Last month, I described how Charles McCabe expanded his business based upon a simple question: “Why don’t you sell your tax school to other independent tax firms?” In the process, he helped insulate himself and his business against ever-changing economic conditions and the competition.
This month, I’d like to continue in the flexible business vein. “Repurposing” has become a popular term and practice, especially for the Green Movement and those interested in reducing waste. Old New York subway cars, for instance, are now serving as breakwaters off the coast of Delaware–and have helped marine life flourish to boot.
As Managing Director of Wave Dispersion Technologies, Jonathan Smith’s primary source of business was Floating Breakwaters, designed to stop beach erosion (much like the repurposed subway cars). Then the Naval Facilities Engineering Service Center (NFESC) asked, “Can your barrier be repurposed as a floating security barrier (FSB)/line of demarcation (LOD)?”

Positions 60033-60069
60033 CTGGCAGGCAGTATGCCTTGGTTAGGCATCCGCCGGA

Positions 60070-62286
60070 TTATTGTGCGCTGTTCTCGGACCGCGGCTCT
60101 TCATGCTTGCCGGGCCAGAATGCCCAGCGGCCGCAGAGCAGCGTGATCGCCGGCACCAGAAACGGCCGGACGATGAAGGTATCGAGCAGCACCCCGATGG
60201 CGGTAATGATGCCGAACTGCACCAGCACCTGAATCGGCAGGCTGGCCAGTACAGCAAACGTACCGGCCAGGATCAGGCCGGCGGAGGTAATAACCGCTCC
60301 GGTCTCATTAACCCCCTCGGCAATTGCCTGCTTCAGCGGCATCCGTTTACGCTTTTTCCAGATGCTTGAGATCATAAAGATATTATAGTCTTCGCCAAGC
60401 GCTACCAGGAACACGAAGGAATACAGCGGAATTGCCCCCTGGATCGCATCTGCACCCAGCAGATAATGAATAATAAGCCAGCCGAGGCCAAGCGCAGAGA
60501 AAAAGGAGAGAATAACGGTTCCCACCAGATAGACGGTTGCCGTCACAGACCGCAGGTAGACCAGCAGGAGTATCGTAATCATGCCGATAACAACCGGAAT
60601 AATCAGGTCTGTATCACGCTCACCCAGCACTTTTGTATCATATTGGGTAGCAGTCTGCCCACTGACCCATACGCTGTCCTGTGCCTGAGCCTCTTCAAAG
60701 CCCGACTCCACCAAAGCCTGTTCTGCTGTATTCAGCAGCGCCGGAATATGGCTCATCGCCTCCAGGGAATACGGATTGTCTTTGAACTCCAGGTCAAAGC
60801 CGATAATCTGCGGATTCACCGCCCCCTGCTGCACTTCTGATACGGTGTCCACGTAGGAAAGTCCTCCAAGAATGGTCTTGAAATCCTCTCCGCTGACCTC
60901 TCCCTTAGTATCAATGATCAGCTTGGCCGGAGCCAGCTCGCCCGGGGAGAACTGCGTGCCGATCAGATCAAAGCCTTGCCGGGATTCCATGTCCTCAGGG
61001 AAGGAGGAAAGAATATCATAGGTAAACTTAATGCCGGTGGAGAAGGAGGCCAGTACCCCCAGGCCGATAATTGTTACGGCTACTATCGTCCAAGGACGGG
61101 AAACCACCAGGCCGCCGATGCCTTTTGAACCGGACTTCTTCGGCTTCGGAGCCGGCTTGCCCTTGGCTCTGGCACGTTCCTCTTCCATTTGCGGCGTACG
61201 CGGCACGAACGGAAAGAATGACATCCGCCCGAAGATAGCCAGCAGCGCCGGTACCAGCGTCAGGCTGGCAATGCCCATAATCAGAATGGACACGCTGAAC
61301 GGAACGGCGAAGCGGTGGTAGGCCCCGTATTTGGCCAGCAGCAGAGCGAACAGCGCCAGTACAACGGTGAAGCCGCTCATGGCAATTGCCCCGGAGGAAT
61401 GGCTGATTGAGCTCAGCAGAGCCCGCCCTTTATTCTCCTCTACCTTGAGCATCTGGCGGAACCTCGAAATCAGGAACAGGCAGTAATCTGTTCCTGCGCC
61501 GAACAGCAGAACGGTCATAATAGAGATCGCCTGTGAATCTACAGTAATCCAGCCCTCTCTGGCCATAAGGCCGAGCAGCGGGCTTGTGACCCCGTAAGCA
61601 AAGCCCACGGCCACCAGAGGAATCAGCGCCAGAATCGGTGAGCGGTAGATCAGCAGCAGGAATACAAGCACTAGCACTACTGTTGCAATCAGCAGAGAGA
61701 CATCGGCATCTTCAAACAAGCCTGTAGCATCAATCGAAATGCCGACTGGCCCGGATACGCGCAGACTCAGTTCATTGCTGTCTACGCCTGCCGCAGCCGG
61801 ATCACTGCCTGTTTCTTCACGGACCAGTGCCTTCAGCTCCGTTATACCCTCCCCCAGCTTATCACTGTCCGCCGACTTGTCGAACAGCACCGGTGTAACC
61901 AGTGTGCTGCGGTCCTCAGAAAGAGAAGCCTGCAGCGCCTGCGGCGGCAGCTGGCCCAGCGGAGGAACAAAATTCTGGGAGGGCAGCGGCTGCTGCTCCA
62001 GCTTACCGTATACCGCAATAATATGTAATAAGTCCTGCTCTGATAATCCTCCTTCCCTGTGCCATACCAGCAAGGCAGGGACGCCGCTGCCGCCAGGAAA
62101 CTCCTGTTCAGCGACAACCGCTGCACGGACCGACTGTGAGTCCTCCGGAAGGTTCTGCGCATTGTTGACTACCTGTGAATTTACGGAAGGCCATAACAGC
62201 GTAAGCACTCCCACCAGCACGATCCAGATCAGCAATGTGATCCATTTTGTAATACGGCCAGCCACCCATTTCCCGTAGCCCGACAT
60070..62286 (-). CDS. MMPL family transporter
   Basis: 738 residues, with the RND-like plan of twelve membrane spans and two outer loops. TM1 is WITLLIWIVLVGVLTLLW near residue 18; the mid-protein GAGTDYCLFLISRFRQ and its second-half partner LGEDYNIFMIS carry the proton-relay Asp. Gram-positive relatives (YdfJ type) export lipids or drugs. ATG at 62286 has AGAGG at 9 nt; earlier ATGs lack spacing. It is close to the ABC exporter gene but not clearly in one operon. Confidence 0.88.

Questions are often opportunities to grow (both personally and professionally), provided you’re not too entrenched in your ideas, habits, and processes. Smith seized this opportunity for growth. Within twenty-four hours, Wave Technologies developed a prototype, photographed and recorded it in the water, and delivered the details to NFESC, who dubbed it the “definitive, survivable line of demarcation.”
Since that interaction with NFESC, 80% of Wave Dispersion Technologies’ sales have been in the area of FSB’s and LOD’s!
Don’t wait for NFESC (or its equivalent) to come to you. Ask your organization: How might we repurpose the products and services we offer?